This looks a bit more complicated but each curve represents a different number of functions, from 2-12. You can see that the effect (y-axis) is almost always positive (the shaded 95% confidence intervals do not overlap zero). And, for the most part, the curves track one another (except for an odd blip around 50% thresholds — see the paper for more discussion on that!), and up until the very end.
At high thresholds, the red curves representing many functions stay pretty high up until about the 90% threshold, then follow the blue curves towards zero. What does this mean? Simply put, that the effect of biodiversity — the slopes from those regressions — are higher with an increasing number of functions. In other words, biodiversity becomes more important as more functions are considered.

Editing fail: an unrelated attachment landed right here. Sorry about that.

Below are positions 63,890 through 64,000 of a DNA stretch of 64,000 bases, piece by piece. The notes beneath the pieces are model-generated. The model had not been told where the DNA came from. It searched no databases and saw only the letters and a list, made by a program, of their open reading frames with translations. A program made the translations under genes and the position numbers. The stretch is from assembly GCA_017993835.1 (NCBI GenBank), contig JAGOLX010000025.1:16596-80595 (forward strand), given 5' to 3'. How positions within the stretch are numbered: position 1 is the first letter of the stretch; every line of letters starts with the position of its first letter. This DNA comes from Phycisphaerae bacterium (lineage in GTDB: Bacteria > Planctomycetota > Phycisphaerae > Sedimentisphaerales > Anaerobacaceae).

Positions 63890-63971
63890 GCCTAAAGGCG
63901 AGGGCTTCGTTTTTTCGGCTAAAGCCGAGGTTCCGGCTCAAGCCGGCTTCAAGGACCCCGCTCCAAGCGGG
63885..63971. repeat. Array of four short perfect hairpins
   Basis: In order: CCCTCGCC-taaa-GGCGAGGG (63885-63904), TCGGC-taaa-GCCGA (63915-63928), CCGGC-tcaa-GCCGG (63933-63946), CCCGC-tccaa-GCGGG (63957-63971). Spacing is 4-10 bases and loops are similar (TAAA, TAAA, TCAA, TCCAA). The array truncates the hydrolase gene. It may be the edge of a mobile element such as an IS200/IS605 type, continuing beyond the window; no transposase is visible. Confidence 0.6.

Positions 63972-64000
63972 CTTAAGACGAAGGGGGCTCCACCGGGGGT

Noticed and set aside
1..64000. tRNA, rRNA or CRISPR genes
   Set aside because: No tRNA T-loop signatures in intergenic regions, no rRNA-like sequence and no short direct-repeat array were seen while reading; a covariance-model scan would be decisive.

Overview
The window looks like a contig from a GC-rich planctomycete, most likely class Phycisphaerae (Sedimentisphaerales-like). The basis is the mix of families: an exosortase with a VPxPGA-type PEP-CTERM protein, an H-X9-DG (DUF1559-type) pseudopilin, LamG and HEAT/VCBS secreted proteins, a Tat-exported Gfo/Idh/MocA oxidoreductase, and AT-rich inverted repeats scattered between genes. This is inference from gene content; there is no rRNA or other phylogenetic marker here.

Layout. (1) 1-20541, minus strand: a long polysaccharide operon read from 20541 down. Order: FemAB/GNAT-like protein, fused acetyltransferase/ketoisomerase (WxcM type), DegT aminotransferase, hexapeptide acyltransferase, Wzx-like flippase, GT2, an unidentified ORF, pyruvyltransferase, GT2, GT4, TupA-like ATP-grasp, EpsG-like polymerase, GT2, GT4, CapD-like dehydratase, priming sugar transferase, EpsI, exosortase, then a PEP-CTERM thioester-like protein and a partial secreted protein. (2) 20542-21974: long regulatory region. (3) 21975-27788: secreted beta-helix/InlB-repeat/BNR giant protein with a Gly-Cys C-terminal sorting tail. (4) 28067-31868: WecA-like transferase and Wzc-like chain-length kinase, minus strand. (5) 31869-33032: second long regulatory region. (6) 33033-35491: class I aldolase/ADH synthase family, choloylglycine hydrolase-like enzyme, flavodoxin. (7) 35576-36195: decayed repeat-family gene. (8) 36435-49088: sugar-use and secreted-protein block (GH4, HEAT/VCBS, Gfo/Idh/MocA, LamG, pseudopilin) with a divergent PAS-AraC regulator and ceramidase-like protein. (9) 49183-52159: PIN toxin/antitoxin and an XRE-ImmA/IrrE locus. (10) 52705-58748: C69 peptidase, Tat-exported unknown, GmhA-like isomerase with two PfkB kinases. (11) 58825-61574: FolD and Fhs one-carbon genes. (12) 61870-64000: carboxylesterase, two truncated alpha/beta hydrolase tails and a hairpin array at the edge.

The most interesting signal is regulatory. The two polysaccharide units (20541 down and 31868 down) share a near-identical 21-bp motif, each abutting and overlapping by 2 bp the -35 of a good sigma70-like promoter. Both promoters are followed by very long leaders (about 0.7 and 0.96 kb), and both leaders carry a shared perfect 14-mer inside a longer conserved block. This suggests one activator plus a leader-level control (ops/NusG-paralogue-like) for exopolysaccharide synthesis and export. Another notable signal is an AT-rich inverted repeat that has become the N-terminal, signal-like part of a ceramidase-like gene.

As we consider more and more realistic ecosystems comprised of many, many interconnected processes, diversity has more potential to boost those processes to high levels.
Interestingly, our results also confirmed a long-standing suspicion that animal diversity may be more important than plant diversity, for a number of reasons: animals are more physiogically, biologically, and behaviorally complex, and have a more diverse and varied resource pool.
Here, the patterns are fairly uninteresting for manipulations of dead organic matter and detritivores. There is a slight bump for plants, and a massive bump for herbivores.
On a final note, we did a rudimentary exercise exploring whether the same species or different species drove multiple functions in monoculture (by themselves). We found that, on average, around 70% of functions were maximized by different species, underscoring the notion that one species cannot do it all.